Culinary herbs may be the most popular. Every dish tastes better with fresh herbs. They can be added to salads, salsa, sauces, soups, meats, vegetables, fruits and even cocktails. Simple foods can take on whole new flavors when fresh herbs are added. Some of the more popular culinary herbs are basil, rosemary, thyme, mints, oregano, sage, parsley, lavender, dill, cilantro, chives and catnip. Some herbs, like Chamomile, play a role in traditional medicine and it is used in teas to help with indigestion, anxiety and host of other things.
Depending on the variety, potted herbs can start to be planted outside as early as March. Many people may want to buy herbs in early spring and keep them on their windowsill to harvest even before they are able to plant them in the garden.
Ornamental herbs are excellent in all types of gardens. Many of them are not edible, while others have been developed to be the “showy” version of the herb. Santolina is an annual ornamental herb that is a great border in an herb garden, while ornamental thymes are perfect perennials to go in between stones on a path.
Herbs are so diverse and easy to care for they are an excellent fit for any gardener. From the novice kitchen gardener who is just learning, to the long time experienced gardener who wants to try all the different varieties out there!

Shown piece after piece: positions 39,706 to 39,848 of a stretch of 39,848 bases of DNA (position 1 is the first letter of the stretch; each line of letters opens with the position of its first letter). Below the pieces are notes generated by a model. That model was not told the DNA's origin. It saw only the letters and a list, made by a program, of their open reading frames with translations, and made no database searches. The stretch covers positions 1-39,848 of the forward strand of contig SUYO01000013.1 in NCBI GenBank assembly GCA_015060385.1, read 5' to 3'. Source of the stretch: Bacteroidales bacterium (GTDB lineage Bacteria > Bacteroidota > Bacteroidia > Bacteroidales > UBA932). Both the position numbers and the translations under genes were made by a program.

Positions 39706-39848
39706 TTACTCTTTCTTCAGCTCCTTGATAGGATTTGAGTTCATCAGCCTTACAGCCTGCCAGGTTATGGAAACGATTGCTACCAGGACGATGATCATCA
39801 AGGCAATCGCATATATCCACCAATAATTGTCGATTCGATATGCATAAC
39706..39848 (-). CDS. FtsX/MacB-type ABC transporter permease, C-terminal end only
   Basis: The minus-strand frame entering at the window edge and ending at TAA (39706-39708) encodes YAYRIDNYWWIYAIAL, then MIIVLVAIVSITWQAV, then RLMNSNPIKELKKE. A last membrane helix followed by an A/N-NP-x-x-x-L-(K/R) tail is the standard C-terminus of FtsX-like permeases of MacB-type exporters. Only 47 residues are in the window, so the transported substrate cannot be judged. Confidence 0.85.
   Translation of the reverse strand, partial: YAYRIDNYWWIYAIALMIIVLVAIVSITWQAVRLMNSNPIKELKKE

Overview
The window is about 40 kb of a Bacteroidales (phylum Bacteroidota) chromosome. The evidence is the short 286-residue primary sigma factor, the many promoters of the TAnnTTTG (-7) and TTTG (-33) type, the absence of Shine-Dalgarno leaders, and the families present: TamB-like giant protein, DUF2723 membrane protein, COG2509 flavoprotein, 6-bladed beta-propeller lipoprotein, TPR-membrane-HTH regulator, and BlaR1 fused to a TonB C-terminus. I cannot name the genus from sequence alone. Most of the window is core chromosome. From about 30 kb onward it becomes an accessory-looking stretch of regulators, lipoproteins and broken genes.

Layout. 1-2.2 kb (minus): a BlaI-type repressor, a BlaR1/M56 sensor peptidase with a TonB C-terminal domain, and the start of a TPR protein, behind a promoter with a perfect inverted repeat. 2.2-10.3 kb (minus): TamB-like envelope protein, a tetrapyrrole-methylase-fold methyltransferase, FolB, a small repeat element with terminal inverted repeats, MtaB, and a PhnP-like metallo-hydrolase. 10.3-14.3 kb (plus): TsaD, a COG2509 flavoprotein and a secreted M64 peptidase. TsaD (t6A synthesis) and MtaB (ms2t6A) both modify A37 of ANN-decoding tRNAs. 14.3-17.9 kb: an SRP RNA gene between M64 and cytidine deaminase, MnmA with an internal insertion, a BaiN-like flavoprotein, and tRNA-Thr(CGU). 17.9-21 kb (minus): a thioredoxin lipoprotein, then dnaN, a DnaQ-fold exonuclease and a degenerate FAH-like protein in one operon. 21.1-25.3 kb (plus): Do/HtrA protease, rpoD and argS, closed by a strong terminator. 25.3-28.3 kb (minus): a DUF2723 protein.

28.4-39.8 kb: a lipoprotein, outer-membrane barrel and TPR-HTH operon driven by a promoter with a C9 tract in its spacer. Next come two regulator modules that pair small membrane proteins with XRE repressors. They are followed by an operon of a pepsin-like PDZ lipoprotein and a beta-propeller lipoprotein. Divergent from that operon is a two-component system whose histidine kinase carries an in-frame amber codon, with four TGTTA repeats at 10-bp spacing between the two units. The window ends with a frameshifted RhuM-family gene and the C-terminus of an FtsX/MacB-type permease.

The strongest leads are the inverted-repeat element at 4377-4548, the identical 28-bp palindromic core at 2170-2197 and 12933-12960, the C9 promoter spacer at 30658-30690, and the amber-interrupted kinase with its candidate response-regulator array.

If you have any questions, comments or concerns, please feel free to contact us. And, recommendations for new plant varieties are always welcome.
After the holidays are over and the long cold days of winter have settled in, we are all in need of a little pick me up. One of the best cures for the winter blues is to start planning for spring. Think about the birds chirping, being able to open your windows and the bounty of beautiful flowers just a few months away.
Our spring availability offers lots of color. For late winter, don’t miss out on our long list of hellebores. Our expanded quart list has more options than ever and covers a wide range of perennials. For 2014, we have an impressive list of clematis in every color under the rainbow, tons of awesome coreopsis and plenty of hot new echinacea varieties. And there is a great listing of salvia in different heights and colors, nonstop flowering nepetas and crowd pleasing phlox.
For foliage plants, there are ferns, grasses, heucheras and hosta just to get started. For shade, we have epimedium, lamium, poylgonatum and galium. For sun, we carry fallopia, thyme, hypericum and lavender. And we have a large inventory of vinca which does well in both sun and shade.